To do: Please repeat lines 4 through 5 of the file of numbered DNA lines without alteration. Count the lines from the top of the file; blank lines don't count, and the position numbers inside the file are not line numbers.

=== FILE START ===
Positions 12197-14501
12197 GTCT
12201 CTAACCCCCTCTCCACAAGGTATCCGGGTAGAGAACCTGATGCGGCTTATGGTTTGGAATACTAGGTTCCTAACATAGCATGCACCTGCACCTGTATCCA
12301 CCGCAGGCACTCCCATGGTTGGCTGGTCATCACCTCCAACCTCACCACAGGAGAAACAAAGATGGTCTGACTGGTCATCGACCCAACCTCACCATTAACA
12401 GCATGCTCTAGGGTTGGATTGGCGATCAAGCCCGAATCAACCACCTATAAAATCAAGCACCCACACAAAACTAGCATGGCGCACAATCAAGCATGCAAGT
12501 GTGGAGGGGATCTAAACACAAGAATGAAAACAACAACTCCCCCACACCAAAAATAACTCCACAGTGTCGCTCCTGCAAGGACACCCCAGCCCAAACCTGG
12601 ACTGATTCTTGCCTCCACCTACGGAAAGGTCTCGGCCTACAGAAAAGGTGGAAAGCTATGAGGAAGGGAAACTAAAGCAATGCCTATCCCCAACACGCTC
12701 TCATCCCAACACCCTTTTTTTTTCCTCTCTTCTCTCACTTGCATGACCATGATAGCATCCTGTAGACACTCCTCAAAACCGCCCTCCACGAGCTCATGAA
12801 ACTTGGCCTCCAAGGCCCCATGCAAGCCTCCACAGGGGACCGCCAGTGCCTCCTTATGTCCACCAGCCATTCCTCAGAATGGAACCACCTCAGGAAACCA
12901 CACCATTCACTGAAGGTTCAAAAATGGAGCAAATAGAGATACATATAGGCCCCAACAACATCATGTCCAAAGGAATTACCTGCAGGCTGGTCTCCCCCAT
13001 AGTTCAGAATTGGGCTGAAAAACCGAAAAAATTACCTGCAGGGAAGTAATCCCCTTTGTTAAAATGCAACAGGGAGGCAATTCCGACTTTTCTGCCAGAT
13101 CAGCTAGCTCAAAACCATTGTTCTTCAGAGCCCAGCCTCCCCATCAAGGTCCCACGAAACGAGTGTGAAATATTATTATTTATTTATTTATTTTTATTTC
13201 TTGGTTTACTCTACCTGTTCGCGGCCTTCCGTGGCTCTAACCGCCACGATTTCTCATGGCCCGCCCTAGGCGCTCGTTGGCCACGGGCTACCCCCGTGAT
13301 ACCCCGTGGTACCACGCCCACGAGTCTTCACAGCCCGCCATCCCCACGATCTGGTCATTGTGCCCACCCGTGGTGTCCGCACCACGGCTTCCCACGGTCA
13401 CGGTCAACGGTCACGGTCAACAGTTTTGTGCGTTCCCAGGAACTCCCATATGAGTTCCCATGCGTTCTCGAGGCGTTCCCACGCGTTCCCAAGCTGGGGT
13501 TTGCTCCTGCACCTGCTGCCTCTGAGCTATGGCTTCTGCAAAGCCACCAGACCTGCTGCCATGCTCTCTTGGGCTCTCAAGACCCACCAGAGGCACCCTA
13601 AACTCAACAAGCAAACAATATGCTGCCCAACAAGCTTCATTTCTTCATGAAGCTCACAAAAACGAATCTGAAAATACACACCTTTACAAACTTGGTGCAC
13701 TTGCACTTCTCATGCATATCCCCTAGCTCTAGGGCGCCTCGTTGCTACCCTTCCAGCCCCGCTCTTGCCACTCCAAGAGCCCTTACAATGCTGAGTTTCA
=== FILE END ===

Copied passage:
12301 CCGCAGGCACTCCCATGGTTGGCTGGTCATCACCTCCAACCTCACCACAGGAGAAACAAAGATGGTCTGACTGGTCATCGACCCAACCTCACCATTAACA
12401 GCATGCTCTAGGGTTGGATTGGCGATCAAGCCCGAATCAACCACCTATAAAATCAAGCACCCACACAAAACTAGCATGGCGCACAATCAAGCATGCAAGT